On the other hand, maybe revenues are running 500% ahead of plan, holding to a fixed budget would also be silly, as you will need to increase spending to support such a positive situation.

So for me, budgets need to be dynamic and not fixed.

Topic Expert
Christie Jahn
Title: CFO
Company: Prime Investments & Development
(CFO, Prime Investments & Development) |

I agree with reviewing quarterly or an agreed upon time frame and altering if drastic changes have taken place. We use our budget to help project future information and if I can't rely on it because something drastically changed from when it was built it serves me no purpose. It sounds like from the reply's that it depends on the business and what the organization uses it for.

(Tax/Business Consultant) |

I prefer using budgets annually then quarterly forecasts and see how close it comes to the original budget.

Many people use forecasts and budgets synonymously but it is slightly different.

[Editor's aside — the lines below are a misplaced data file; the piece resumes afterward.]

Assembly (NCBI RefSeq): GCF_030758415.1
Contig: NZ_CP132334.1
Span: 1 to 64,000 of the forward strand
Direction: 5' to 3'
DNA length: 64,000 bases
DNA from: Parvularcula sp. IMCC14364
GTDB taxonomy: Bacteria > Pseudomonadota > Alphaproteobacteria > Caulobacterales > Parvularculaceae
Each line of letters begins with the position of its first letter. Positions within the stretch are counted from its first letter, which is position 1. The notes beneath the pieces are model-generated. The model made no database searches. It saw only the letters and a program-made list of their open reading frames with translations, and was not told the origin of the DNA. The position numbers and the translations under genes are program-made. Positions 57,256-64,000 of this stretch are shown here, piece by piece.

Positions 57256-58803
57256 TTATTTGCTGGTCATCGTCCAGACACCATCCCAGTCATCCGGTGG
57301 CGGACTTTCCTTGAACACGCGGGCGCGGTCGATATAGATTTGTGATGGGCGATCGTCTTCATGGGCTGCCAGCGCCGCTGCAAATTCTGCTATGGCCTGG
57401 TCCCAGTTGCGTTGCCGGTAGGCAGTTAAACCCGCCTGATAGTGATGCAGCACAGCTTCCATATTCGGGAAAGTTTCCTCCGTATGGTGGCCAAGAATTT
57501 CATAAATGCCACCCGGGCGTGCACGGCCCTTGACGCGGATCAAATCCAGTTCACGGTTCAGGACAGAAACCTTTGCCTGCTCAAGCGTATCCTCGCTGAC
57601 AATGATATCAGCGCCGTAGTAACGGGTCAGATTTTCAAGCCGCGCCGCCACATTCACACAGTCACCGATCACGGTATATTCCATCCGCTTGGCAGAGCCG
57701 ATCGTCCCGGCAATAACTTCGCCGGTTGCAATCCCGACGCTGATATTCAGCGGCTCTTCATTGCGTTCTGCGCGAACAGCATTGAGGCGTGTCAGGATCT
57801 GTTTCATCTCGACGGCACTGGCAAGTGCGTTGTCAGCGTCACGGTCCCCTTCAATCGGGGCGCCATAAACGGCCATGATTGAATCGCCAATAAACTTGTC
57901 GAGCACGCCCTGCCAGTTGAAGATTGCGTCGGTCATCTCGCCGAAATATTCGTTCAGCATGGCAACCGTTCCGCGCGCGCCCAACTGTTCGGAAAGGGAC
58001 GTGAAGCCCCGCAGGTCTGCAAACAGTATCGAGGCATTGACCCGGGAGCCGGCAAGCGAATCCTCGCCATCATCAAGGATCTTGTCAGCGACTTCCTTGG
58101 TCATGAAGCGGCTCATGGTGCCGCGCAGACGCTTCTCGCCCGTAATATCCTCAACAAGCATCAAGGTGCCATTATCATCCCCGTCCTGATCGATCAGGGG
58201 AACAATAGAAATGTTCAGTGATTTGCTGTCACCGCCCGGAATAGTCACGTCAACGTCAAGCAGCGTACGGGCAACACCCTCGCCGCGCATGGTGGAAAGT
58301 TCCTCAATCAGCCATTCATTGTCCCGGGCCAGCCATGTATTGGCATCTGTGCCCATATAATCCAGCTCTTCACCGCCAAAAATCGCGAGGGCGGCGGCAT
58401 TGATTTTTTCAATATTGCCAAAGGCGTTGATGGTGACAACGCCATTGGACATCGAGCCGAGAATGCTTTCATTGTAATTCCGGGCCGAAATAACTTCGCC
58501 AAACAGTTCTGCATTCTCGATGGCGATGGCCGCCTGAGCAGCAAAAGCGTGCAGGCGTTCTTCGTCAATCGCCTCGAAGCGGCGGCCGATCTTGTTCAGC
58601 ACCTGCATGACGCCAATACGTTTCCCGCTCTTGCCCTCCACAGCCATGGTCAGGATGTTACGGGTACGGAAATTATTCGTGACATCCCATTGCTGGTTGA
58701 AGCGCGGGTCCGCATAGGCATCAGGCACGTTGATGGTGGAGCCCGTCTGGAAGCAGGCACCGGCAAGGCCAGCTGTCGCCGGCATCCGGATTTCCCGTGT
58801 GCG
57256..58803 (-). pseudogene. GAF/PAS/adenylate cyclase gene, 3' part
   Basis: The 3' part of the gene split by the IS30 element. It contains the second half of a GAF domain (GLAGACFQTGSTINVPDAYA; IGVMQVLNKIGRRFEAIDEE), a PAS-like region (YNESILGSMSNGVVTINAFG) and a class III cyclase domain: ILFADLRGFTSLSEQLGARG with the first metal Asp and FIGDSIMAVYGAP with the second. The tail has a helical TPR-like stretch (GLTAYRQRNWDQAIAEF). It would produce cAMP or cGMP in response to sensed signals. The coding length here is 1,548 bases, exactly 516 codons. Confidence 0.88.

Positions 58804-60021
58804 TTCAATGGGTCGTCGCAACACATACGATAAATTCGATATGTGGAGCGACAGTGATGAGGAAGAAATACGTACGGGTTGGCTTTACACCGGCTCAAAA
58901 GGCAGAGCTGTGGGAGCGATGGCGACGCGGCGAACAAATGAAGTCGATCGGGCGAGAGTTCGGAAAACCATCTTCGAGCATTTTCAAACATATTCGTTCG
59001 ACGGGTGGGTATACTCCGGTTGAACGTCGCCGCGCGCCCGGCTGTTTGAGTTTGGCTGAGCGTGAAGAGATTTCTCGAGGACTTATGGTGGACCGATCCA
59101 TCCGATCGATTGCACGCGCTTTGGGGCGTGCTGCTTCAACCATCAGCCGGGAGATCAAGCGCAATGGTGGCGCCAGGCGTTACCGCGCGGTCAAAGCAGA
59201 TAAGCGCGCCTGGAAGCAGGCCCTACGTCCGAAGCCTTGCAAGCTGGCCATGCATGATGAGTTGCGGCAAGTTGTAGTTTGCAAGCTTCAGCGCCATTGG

It's best to use Common sense and reason when using budgets.
TOO many times have I seen and worked with people who are Control freaks [Anal] and use Budgets as "the Bible", if you will, and that it can Not be changed! It's no wonder that others do Not like working with those types of people!

Just monitor the amounts on a timely basis (weekly, monthly, quarterly) and adjust it accordingly. Things DO come up unexpectedly!

I've seen budgets so exaggerated "without" considering any possible changes.
Then a month or two later, things changed! The Control freaks then blow up because the budget did Not "go their way"!

Seriously, a budget is an Estimate of things!

Anyone that says that Budgets are 100% Perfect are just kidding themselves!

Topic Expert
Wayne Spivak
Title: President & CFO
LinkedIn Profile
(President & CFO, |

I'm involved with a turn-around, and finished a Budget in December for 2015. Two weeks ago I made a revised budget, because our ability to hit the sales figures just wasn't going to happen, while OpEx was on target.

I'm working on a 3rd budget as the Board want's to see a different view on sales, tied to inventory turns.

So, budgets are extremely dynamic. The one proviso is that when a budget changes, the changes are on a go-forward rolling basis. What was, was.